B.C. waters threatened by microplastic pollution
New research shows tiny pieces of plastic could pose a major threat to the waters off the B.C. coast.
In the summer of 2012, scientists from the Vancouver Aquarium and University of Victoria undertook the first survey of microplastic contamination off the B.C. coast. Their research, which was published last week in the journal Marine Pollution Bulletin, shows tiny particles of plastic averaging about a half-millimetre in size are polluting local waters.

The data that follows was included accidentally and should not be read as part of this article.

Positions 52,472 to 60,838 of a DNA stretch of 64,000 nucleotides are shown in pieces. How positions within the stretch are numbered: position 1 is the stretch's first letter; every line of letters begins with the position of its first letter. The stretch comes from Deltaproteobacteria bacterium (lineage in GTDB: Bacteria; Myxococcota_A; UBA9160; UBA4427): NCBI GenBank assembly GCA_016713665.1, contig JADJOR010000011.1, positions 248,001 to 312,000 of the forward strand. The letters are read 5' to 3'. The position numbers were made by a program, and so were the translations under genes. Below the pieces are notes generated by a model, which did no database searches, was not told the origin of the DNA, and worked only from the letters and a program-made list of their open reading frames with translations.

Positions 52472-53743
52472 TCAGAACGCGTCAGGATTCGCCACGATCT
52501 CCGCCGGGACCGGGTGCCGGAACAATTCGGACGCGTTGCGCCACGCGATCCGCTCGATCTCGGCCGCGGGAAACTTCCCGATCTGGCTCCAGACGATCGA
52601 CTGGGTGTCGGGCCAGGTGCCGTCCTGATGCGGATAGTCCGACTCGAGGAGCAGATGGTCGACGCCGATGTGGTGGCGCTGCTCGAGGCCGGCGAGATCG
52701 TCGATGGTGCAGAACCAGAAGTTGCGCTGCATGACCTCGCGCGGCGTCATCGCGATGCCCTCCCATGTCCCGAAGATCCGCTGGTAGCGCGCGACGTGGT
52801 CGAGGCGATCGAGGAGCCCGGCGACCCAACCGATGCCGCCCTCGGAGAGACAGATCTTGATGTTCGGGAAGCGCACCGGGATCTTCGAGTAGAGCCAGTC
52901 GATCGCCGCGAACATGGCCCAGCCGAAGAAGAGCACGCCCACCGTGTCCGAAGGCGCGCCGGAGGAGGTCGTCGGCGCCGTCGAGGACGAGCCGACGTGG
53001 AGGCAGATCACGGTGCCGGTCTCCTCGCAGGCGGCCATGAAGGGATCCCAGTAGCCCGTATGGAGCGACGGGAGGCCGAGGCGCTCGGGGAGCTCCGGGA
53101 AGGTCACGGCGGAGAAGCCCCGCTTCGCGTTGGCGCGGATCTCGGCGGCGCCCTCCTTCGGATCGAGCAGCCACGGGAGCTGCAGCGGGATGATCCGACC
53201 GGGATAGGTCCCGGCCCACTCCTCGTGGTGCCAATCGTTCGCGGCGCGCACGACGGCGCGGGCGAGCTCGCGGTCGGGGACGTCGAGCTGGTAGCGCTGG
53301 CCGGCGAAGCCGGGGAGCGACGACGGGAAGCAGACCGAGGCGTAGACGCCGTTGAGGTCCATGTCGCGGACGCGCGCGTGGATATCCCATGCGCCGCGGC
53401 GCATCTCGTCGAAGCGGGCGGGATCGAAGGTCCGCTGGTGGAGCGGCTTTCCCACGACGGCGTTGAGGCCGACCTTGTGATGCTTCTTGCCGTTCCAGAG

“[We’ve] seen these impact with photos of animals with their stomachs filled with plastics that are visible to the human eye. What we have not seen are pictures of the microscopic creatures at the bottom of the food chain and what plastics might be found in their bellies,” said Peter Ross, a co-author of the survey and the director of Vancouver Aquarium’s new ocean pollution research program.
Ross says the microplastics are being ingested by a crucial aquatic food source — plankton — and killing them.
“It fills up the stomach and they feel like they’ve got a belly full of food, but they have no nutrition associated with that. It’s simply a bit of plastic,” said Ross.
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